Thus, although I didn't find the actual phrase "the old shop" (in any spelling) in the quotes, it fully conforms with the usage patterns I can see. I think the spelling "ye olde shoppe" would be unremarkable in a Middle English context.


Edit: I just noticed that you call it the "ye" pronoun. It's not. As the quote above shows, this is a variant spelling of the (as in, the definite article), and should be pronounced as the. (The MED lists it in the variant forms as "(chiefly N & NM) ye", but I have been unable to determine what the heck N and NM are abbreviations of.)

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Probably "North" and "North Midlands" as areas of England. –  Andrew Leach Aug 1 '13 at 15:22

All of the component pieces are real (or at least real-ish); the whole may not be. The "Ye", in particular, is an actually corrupt interpretation of a manuscript Þe (that's a thorn, a letter that is pronounced the same as th in modern English, followed by the letter e), which was a common abbreviation of the word the in the Middle English period, when olde and shoppe would have been at least common variants if not quite standard. (There was no real standard at the time -- it would not have been uncommon to see the same word spelled several different ways in the same piece of writing.)

In some script styles, the thorn looks like a backwards-facing lower-case y. The "Ye", then, is a close approximation in modern English script of Þe, but it's really a misreading of the older letterforms.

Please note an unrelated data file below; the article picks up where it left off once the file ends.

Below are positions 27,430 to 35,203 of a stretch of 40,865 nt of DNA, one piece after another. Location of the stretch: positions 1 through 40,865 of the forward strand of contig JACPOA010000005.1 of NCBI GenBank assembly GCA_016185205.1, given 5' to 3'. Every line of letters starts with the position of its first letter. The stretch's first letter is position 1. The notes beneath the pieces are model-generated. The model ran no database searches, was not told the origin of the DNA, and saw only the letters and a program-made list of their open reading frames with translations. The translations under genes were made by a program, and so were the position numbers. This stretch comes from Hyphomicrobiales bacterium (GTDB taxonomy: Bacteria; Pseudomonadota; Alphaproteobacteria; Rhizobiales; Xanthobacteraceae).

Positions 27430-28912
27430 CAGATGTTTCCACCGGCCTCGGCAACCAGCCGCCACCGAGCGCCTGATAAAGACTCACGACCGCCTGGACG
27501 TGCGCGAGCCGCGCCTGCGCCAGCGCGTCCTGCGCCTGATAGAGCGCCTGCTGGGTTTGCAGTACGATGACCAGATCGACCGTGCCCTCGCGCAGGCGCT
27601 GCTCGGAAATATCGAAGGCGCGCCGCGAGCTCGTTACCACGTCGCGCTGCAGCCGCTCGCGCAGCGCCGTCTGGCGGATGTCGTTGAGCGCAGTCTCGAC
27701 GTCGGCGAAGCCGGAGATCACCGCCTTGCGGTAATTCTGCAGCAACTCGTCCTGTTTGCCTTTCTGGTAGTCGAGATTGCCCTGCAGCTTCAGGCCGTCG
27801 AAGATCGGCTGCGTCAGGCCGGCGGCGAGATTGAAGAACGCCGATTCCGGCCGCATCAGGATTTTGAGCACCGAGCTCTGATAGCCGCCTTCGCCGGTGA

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Are you sure it was actually a corrupt interpretation? I read somewhere that it was done on purpose, as a substitute, by printers who used continental printing blocks (or letter molds?) lacking the thorn. And if it is a currupt interpretation, why exactly do you say that "the whole might not be" real? You think it would never have appeared this way in print? (I don't know much about Middle English myself so I have no idea.) (It seems FX_ wanted to know about its appearance in a sentence, not as a shop name.) –  Cerberus Mar 3 '11 at 11:39
    
There's a side question here regarding "old." Precisely as noted, prior to the introduction of formal orthographies, the word could have been rendered as "old," "olde," or some other variant. But why would a store advertise itself as being aged? In Japan in 1995 I remember seeing stores bill themselves as being extant "since 1993," so longevity (sic) has long been an imprimatur of quality. –  The Raven Mar 3 '11 at 12:13
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Whether the use of the y is a deliberate concession to convenience by printers or a simple misreading by people unaccustomed to the thorn, it's still a corruption of the original form. –  bye Mar 4 '11 at 3:09
    
The transition from Þe to ye is described in Wikipedia's thorn article en.wikipedia.org/wiki/Thorn_%28letter%29 . The transition took several centuries, with an intermediate step where the thorn Þ looked like the already obsolete wynn (ƿ), before being undistinguishable from a y. By the way, Wikipedia also has a 'Ye olde' article en.wikipedia.org/wiki/Ye_Olde which could qualify as an answer to this question. –  Frédéric Grosshans Mar 30 '11 at 17:57